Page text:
A/B testing is also provided so that you can truly test what ads work, and what ads are not resonating with your audience. Lastly, you will find better results in total reach, cost per impressions, total leads, and other key performance metrics by running Facebook Ads over simply boosting posts, as best practices follow building all ads through their back-end system.

Interested in learning more about how you can best utilize Facebook to grow patient leads?

 

Contact us here or give us a call at 866-950-3571 to get started!

About the Author

Ethan Bruno is the Search Marketing Manager at AudiologyDesign. He has an extensive background in digital advertising and brand development, working in a diverse set of verticals for small businesses, including healthcare, automotive, retail, non-profits, and e-commerce consumer products. Ethan is a Certified Facebook Blueprint Buying Professional and holds additional certifications in Google Analytics and Google Adwords. In his current role, Ethan plans, strategizes, and builds PPC and social advertising campaigns for hearing care practices throughout the US and Canada. He obtained his degree in Communications from Syracuse University and currently resides in New Jersey. In his free time, you can catch him sitting on a blanket at music festivals all over the globe.

2017 Consult YHN Year in Review

What did we do in 2017? The short answer: a lot…last year was a productive, highly-caffeinated year at Consult YHN.

As we look forward though, it’s important to reflect on the year that was. Take a look at what we accomplished for our Associates in 2017, and get ready, because 2018 is going to be even bigger and better.


About the Author

Julia Shreckengast joined Consult YHN in 2015 and serves as Marketing Account Executive, providing support to Associates by managing creative projects and developing/executing marketing plans. Prior to joining Consult YHN, she helped promote the city of New Orleans as a member of the New Orleans Tourism Marketing Corporation. Julia graduated Cum Laude with a bachelor’s degree in marketing from Tulane University.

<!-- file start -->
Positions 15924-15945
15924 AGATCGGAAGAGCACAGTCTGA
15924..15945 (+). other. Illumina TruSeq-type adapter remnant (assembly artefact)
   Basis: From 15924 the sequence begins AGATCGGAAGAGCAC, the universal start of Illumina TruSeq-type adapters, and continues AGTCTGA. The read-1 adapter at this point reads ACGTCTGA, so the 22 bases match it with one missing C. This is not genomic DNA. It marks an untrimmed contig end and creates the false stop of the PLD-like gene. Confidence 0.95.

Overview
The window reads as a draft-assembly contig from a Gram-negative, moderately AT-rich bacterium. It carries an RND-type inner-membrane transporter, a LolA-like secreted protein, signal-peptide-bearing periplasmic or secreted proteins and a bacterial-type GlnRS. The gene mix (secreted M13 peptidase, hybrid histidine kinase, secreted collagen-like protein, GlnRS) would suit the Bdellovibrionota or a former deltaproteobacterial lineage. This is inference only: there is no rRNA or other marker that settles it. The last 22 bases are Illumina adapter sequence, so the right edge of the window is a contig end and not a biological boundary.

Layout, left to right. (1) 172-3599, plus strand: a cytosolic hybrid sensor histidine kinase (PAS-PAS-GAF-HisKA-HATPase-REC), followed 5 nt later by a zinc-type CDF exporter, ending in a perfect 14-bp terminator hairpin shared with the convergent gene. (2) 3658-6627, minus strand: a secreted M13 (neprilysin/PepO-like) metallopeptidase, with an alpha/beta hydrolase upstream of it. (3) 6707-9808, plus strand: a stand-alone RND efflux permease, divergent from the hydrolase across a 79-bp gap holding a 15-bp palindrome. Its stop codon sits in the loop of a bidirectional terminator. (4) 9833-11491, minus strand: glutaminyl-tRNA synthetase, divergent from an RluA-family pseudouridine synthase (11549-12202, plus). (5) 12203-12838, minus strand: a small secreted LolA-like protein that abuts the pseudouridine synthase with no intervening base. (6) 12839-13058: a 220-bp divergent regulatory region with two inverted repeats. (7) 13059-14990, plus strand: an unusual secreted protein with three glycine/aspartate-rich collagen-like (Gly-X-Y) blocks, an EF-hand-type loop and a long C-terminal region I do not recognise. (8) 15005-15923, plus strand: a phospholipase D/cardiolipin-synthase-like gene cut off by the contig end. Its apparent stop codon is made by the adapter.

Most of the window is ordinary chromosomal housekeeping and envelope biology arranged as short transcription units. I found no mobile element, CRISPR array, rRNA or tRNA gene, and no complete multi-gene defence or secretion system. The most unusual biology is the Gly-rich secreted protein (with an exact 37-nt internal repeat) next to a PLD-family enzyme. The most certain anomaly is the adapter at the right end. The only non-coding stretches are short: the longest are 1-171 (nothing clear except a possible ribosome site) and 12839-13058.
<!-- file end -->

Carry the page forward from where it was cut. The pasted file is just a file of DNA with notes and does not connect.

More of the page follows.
Seven Things to Consider When You Run Your Next Ad

your-ad-goes-hereWhile it is true that advertisements don’t drive as much traffic as they once did, they are still effective!

In Consult YHN’s most recent ROI report (compiled from Associates’ marketing data), ads brought in a slightly negative ROI (-4 percent) and brought in few opportunities, BUT 72 percent of those completed appointments were converted to sales!

We also noticed that few Associates are running inserts, but those that do generate a positive ROI. In fact, of all the marketing initiatives, inserts delivered the highest conversion from appointments to sales (75 percent)!

The next time you weigh the options of advertising in your local publication, ask yourself these seven questions:

  • 1. Is the ad at least a quarter-page?

WHY: If you want traction, your ad needs to be at least a quarter-page in size. Frequency in the newspaper is a tale of the past — if you want your ad strategy to be successful, run one larger ad once a month instead of smaller, weekly ads. In the hyper-competitive world of advertising we live in, frequency can become white noise. Allocate your budget to a larger ad or an insert that doesn’t run as often in order to make it stand out.

  • 2. Is your logo and contact information prominent?

WHY: You would be surprised how many ads we review that neglect to list a practice’s name or their phone number! Beyond your contact information:

  • Utilize your logo prominently to establish some brand recognition in your community.
  • Calling out a landmark close to your office under your address can help provide easy reference.